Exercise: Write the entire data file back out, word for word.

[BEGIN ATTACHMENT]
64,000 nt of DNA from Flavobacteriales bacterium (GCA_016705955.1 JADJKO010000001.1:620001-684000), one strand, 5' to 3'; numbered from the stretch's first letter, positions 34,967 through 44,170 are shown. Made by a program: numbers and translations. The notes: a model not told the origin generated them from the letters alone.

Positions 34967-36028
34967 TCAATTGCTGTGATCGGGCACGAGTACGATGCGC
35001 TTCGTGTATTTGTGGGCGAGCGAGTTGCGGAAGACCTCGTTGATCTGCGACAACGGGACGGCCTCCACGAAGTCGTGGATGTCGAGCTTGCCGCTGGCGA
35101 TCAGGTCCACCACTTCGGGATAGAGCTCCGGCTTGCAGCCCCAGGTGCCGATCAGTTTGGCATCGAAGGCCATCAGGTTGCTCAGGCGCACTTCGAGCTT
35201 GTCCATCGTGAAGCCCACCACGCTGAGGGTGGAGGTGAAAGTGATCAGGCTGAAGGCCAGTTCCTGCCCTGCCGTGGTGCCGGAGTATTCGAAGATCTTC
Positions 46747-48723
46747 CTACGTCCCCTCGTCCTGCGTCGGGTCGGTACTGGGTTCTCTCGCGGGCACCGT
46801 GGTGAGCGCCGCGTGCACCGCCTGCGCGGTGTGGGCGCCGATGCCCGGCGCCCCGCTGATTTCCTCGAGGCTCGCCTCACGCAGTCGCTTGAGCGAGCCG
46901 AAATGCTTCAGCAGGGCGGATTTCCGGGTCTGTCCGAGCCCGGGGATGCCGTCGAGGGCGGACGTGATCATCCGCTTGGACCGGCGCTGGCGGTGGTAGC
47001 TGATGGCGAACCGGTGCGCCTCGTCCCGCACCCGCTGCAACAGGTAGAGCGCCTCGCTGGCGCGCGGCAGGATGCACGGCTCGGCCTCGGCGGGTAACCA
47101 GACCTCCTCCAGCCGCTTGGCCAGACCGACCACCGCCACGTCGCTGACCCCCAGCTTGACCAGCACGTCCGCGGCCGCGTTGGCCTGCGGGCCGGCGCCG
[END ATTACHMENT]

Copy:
64,000 nt of DNA from Flavobacteriales bacterium (GCA_016705955.1 JADJKO010000001.1:620001-684000), one strand, 5' to 3'; numbered from the stretch's first letter, positions 34,967 through 44,170 are shown. Made by a program: numbers and translations. The notes: a model not told the origin generated them from the letters alone.

Positions 34967-36028
34967 TCAATTGCTGTGATCGGGCACGAGTACGATGCGC
35001 TTCGTGTATTTGTGGGCGAGCGAGTTGCGGAAGACCTCGTTGATCTGCGACAACGGGACGGCCTCCACGAAGTCGTGGATGTCGAGCTTGCCGCTGGCGA
35101 TCAGGTCCACCACTTCGGGATAGAGCTCCGGCTTGCAGCCCCAGGTGCCGATCAGTTTGGCATCGAAGGCCATCAGGTTGCTCAGGCGCACTTCGAGCTT
35201 GTCCATCGTGAAGCCCACCACGCTGAGGGTGGAGGTGAAAGTGATCAGGCTGAAGGCCAGTTCCTGCCCTGCCGTGGTGCCGGAGTATTCGAAGATCTTC
Positions 46747-48723
46747 CTACGTCCCCTCGTCCTGCGTCGGGTCGGTACTGGGTTCTCTCGCGGGCACCGT
46801 GGTGAGCGCCGCGTGCACCGCCTGCGCGGTGTGGGCGCCGATGCCCGGCGCCCCGCTGATTTCCTCGAGGCTCGCCTCACGCAGTCGCTTGAGCGAGCCG
46901 AAATGCTTCAGCAGGGCGGATTTCCGGGTCTGTCCGAGCCCGGGGATGCCGTCGAGGGCGGACGTGATCATCCGCTTGGACCGGCGCTGGCGGTGGTAGC
47001 TGATGGCGAACCGGTGCGCCTCGTCCCGCACCCGCTGCAACAGGTAGAGCGCCTCGCTGGCGCGCGGCAGGATGCACGGCTCGGCCTCGGCGGGTAACCA
47101 GACCTCCTCCAGCCGCTTGGCCAGACCGACCACCGCCACGTCGCTGACCCCCAGCTTGACCAGCACGTCCGCGGCCGCGTTGGCCTGCGGGCCGGCGCCG